How I Recovered From My Concussion

Updated: Dec 12, 2018

The information provided on this site is intended for your general knowledge only and is not a substitute for professional medical advice or treatment for specific medical conditions. You should not use this information to diagnose or treat a health problem or disease without consulting with a qualified healthcare provider. Please consult your healthcare provider with any questions or concerns you may have regarding your condition.

What will this post cover?


- Symptoms

- The game plan

 

The Journey of Recovery


On September 18, 2018, I was hit by a field hockey stick in the neck in the T1/T2 section. I didn't know the severity of my injury until later. I made the mistake of not telling anyone about the incident until later on. That was probably the biggest mistake I made so even if you are unsure if you got a concussion or not, make sure you inform someone about what happened and go see a doctor. No matter if it is a tiny little bump, you must go to a doctor. Even if you don't get any headaches tell someone. Don't leave anything to chance especially when it comes to the well being of your head.


After getting hit, I didn't feel any symptoms yet. The spot where I got hit hurt, but that was it. Then 3 hours later, I started getting headaches and my neck was hurting so I went to the hospital. The doctor did a physical examination of me. He had me move my head in different ways. He made me turn my head left and right. Then he said that I should take a break from gym class and to take it easy for a few days.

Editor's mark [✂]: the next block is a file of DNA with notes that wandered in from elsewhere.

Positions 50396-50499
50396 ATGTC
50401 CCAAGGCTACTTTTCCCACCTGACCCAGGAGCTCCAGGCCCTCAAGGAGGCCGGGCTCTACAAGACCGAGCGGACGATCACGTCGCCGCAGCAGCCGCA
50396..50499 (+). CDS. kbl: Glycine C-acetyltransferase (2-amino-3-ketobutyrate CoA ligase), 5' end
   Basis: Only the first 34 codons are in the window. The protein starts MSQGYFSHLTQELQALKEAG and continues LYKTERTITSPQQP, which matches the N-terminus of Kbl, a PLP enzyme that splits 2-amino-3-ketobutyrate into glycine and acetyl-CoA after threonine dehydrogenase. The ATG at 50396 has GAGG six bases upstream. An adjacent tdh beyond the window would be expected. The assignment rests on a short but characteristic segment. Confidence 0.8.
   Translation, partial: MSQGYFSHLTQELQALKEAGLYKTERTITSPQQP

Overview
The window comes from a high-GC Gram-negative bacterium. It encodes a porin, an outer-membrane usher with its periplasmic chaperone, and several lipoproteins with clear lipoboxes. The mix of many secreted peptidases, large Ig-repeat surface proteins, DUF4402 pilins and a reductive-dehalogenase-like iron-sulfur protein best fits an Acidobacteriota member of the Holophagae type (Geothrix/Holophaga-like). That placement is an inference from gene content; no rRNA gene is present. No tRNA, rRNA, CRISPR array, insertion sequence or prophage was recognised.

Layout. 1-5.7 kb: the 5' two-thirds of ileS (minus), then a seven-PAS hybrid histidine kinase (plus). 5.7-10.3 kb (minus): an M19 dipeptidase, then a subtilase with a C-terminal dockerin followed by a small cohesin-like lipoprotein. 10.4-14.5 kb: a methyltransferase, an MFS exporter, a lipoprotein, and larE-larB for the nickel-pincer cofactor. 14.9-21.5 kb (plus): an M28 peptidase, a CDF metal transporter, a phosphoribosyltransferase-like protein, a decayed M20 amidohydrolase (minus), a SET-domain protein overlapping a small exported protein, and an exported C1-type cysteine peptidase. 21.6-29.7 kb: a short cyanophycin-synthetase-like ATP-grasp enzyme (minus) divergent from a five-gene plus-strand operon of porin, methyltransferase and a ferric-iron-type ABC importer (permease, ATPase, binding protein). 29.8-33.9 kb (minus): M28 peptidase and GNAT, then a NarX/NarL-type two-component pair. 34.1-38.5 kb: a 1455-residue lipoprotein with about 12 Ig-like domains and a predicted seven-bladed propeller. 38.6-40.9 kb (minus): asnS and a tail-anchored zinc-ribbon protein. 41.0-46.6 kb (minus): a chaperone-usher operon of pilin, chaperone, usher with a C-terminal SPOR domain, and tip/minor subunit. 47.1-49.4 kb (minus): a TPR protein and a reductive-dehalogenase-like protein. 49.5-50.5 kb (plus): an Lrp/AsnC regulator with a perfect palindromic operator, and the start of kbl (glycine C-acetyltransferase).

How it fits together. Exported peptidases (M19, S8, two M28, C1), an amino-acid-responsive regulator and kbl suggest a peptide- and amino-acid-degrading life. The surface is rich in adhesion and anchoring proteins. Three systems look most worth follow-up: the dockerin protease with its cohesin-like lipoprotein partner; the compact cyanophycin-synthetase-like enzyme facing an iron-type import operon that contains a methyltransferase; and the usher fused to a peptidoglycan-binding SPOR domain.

I took a day off from school and worked from home. The next day I went back to school and wore a neck pillow because it was comfy for my neck. I continued going to school for 9 days. Through the 9 days, my headaches were increasingly painful.

 

Symptoms


On September 28, 2018, 10 days from attaining my concussion, all my symptoms appeared. I was taken to the hospital again and was diagnosed with a concussion. I continued to get headaches but I got a lot more symptoms such as:


Confusion

- I didn't know what classes I had to go to

- Sometimes I would stop mid-sentence and completely forget what I was saying


Balance Problems

- I kept walking into walls and doorways

- Whenever I walked I would lean to the left and end up hitting the lockers


Sleep (I think this was another big sign that something was wrong)

- Every class that I attended I fell to sleep (also I never fall asleep in class)

- I slept, at the worst, 18-24 hours a day


Memory

- At the hospital I forgot my birthday

- I brought pencils and paper wherever I went because I kept forgetting things


Nausea

- It occurred whenever I looked at screens on devices

- Worsened when I overexerted myself


Cognition

- Problem solving was difficult for me

- I couldn't solve math equations that I could solve before the concussion


My thoughts

- I couldn't organize my thoughts like I used to

- I couldn't process information as quick as I used to be able to


Another thing to note is, sometimes that gut feeling you have that something is wrong is right. If you feel like something is sort of off, then that should be another sign that there is something wrong.


I also learned that mood and personality changes are other symptoms. I did not experience it, in fact, all my doctors, friends, and family said that somehow, throughout this mess, I never failed to be positive. I think that knowing that concussion symptoms are only temporary is a big thing to keep in mind. Try your best to stay positive despite how tough it can be. Trust me, it helps.

 

When did I stop feeling symptoms